Mr Arafat’s widow, Suha, called for the autopsy in the wake of a Swiss laboratory’s findings, first reported by Al-Jazeera.
Mr Arafat died at a military hospital outside Paris in November 2004 of what French doctors called a massive brain haemorrhage weeks after he fell violently ill at his West Bank compound.
Doctors, including independent experts who reviewed his medical records have been unable to pinpoint the underlying cause. Speculation has lingered in the Arab world that he was killed by Israel, which but its officials have denied any foul play.
Francois Bochud, who heads the Institute of Radiation Physics in Lausanne, Switzerland, said experts found “very small” quantities of polonium, an isotope that is naturally present in the environment. But there were higher quantities of polonium in clothing that Mr Arafat wore.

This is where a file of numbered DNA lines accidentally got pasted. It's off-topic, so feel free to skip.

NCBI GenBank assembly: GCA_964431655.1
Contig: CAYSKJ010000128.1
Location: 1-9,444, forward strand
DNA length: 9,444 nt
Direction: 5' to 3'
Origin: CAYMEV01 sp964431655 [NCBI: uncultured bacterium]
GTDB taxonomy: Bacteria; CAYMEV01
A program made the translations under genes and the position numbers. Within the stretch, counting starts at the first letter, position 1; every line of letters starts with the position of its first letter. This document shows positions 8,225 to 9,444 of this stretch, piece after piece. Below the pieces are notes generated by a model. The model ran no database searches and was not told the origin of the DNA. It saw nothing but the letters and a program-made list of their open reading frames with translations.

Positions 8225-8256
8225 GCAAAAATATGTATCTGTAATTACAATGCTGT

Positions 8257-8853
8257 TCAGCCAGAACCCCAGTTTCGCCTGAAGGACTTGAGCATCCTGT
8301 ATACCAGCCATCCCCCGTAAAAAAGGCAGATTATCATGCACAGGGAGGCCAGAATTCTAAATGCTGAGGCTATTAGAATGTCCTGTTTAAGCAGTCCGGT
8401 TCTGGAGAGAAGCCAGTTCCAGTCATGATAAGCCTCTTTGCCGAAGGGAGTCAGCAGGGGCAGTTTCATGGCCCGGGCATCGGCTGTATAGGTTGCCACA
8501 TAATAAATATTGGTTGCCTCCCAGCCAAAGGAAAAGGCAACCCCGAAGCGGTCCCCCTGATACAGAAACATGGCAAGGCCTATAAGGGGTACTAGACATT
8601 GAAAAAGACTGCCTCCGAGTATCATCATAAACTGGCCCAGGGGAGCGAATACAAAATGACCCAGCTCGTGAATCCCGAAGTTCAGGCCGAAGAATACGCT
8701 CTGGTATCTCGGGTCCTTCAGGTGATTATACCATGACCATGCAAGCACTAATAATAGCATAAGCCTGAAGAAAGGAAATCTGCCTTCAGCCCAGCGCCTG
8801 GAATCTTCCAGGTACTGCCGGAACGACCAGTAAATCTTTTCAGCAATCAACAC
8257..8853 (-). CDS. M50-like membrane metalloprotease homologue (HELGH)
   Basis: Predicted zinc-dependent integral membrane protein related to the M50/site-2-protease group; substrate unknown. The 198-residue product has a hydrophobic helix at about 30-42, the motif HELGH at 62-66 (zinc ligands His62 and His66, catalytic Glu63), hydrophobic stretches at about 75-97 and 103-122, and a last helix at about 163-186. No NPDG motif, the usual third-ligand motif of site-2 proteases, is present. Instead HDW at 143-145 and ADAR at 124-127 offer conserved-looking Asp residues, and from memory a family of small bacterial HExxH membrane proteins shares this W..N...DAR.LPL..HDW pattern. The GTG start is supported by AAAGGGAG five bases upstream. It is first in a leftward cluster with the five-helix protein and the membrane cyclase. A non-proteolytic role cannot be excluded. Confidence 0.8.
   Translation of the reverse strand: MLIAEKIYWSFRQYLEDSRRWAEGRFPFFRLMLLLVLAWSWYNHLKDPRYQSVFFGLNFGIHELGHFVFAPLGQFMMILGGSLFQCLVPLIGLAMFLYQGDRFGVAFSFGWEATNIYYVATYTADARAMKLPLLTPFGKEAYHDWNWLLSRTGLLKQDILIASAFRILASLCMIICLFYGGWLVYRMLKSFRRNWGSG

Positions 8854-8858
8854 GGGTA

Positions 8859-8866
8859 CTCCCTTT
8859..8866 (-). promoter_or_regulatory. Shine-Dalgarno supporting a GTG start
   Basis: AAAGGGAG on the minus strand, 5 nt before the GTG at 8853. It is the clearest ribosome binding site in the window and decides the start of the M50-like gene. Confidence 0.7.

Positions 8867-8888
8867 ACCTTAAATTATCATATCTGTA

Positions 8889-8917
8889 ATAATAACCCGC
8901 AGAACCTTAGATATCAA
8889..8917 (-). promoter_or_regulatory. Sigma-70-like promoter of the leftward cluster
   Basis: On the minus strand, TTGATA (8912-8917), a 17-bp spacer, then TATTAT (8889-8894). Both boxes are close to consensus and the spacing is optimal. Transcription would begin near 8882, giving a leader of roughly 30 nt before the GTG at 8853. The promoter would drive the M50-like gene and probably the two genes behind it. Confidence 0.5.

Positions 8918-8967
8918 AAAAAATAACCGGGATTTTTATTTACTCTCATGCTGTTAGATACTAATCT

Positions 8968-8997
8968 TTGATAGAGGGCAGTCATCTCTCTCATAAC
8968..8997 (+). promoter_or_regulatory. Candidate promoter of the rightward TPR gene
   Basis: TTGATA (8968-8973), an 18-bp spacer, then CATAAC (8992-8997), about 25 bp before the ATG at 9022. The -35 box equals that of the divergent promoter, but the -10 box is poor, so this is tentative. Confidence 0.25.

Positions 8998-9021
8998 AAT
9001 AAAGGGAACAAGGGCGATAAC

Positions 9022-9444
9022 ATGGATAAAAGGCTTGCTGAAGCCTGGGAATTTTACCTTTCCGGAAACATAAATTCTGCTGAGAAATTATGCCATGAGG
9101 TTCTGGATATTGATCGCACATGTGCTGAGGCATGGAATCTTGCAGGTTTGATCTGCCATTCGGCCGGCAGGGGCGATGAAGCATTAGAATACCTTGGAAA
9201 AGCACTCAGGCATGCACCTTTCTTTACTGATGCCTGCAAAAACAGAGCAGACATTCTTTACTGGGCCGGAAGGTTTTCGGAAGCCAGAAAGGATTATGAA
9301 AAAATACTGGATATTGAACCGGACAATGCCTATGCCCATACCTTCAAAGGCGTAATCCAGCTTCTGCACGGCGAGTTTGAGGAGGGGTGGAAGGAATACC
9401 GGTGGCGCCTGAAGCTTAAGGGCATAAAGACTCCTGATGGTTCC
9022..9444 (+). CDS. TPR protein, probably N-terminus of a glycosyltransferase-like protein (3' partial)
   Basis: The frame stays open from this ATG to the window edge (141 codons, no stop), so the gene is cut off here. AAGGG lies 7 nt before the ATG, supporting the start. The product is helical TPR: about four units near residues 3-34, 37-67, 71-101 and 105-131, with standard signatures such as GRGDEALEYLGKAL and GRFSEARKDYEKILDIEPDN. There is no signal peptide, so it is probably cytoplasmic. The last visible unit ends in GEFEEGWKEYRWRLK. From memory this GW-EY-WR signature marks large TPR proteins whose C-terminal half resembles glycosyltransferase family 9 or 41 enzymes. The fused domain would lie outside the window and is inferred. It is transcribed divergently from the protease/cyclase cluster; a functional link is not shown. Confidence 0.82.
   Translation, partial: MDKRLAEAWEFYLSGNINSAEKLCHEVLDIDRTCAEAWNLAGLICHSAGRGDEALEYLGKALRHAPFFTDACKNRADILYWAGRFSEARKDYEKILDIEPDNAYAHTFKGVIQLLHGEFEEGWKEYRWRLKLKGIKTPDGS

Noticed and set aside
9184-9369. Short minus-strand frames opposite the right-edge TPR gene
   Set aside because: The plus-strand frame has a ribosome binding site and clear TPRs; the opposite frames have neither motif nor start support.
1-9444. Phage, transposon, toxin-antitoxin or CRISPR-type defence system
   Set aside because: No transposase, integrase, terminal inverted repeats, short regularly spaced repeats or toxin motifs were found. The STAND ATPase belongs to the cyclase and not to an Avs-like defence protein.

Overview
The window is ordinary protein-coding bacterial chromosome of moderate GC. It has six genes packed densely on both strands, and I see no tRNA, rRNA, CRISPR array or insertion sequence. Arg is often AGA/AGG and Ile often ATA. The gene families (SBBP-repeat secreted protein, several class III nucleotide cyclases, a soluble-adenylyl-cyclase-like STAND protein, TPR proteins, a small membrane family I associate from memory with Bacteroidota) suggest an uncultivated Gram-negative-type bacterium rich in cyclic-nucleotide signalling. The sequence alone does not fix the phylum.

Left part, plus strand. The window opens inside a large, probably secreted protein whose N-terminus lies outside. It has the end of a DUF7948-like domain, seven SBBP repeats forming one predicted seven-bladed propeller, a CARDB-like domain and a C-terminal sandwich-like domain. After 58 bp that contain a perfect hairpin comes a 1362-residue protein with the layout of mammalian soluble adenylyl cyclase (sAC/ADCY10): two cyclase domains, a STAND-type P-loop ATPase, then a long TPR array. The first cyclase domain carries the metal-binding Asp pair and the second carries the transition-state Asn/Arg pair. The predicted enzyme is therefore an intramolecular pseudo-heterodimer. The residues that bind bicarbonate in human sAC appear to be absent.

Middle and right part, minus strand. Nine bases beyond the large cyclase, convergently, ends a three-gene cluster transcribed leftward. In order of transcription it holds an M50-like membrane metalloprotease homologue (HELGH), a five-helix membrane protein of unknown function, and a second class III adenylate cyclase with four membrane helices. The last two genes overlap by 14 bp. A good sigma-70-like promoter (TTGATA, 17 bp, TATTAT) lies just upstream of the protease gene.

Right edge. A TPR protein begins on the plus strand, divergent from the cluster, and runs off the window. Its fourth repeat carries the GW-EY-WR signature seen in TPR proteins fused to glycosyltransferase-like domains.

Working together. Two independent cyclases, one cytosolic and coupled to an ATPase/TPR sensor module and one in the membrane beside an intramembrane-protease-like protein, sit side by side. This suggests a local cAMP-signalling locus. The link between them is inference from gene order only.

This would not necessarily mean Mr Arafat was poisoned, Mr Bochud said, adding that it is not possible to say where the polonium might have come from. “What is possible to say is that we have an unexplained level of polonium, so this clearly goes toward the hypothesis of a poisoning, but our results are clearly not a proof of any poisoning.”
Polonium is best known for killing Alexander Litvinenko, a former KGB agent turned critic of the Russian government, in London in 2006. He was given tea laced with the substance.
Palestinian president Mahmoud Abbas said he is willing to cooperate with further testing, provided Mr Arafat’s family agrees.
At the time of his death, Mr Arafat was confined by Israel in the Ramallah government compound.
Dov Weisglass, the chief of staff of Israel’s then-Prime Minister Ariel Sharon, said Israel never considered killing Mr Arafat.
Israeli foreign ministry spokesman Yigal Palmor said “the circumstances of Mr Arafat’s death are not a mystery ... He was treated in France, in a French hospital by French doctors and they have all the medical information.”